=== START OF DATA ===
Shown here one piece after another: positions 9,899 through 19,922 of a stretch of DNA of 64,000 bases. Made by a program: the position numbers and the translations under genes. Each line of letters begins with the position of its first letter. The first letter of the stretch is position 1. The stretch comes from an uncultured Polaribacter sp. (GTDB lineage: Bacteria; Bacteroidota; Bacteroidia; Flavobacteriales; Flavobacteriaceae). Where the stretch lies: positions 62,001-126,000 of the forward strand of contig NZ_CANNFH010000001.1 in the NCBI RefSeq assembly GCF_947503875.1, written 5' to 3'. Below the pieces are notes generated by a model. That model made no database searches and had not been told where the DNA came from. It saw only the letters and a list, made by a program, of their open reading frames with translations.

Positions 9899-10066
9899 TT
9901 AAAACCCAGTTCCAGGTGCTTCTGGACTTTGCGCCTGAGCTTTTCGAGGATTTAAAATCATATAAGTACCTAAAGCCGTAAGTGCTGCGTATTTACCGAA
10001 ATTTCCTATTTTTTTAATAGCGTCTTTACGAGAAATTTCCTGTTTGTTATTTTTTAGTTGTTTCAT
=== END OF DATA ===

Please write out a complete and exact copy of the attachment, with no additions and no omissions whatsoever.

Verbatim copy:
Shown here one piece after another: positions 9,899 through 19,922 of a stretch of DNA of 64,000 bases. Made by a program: the position numbers and the translations under genes. Each line of letters begins with the position of its first letter. The first letter of the stretch is position 1. The stretch comes from an uncultured Polaribacter sp. (GTDB lineage: Bacteria; Bacteroidota; Bacteroidia; Flavobacteriales; Flavobacteriaceae). Where the stretch lies: positions 62,001-126,000 of the forward strand of contig NZ_CANNFH010000001.1 in the NCBI RefSeq assembly GCF_947503875.1, written 5' to 3'. Below the pieces are notes generated by a model. That model made no database searches and had not been told where the DNA came from. It saw only the letters and a list, made by a program, of their open reading frames with translations.

Positions 9899-10066
9899 TT
9901 AAAACCCAGTTCCAGGTGCTTCTGGACTTTGCGCCTGAGCTTTTCGAGGATTTAAAATCATATAAGTACCTAAAGCCGTAAGTGCTGCGTATTTACCGAA
10001 ATTTCCTATTTTTTTAATAGCGTCTTTACGAGAAATTTCCTGTTTGTTATTTTTTAGTTGTTTCAT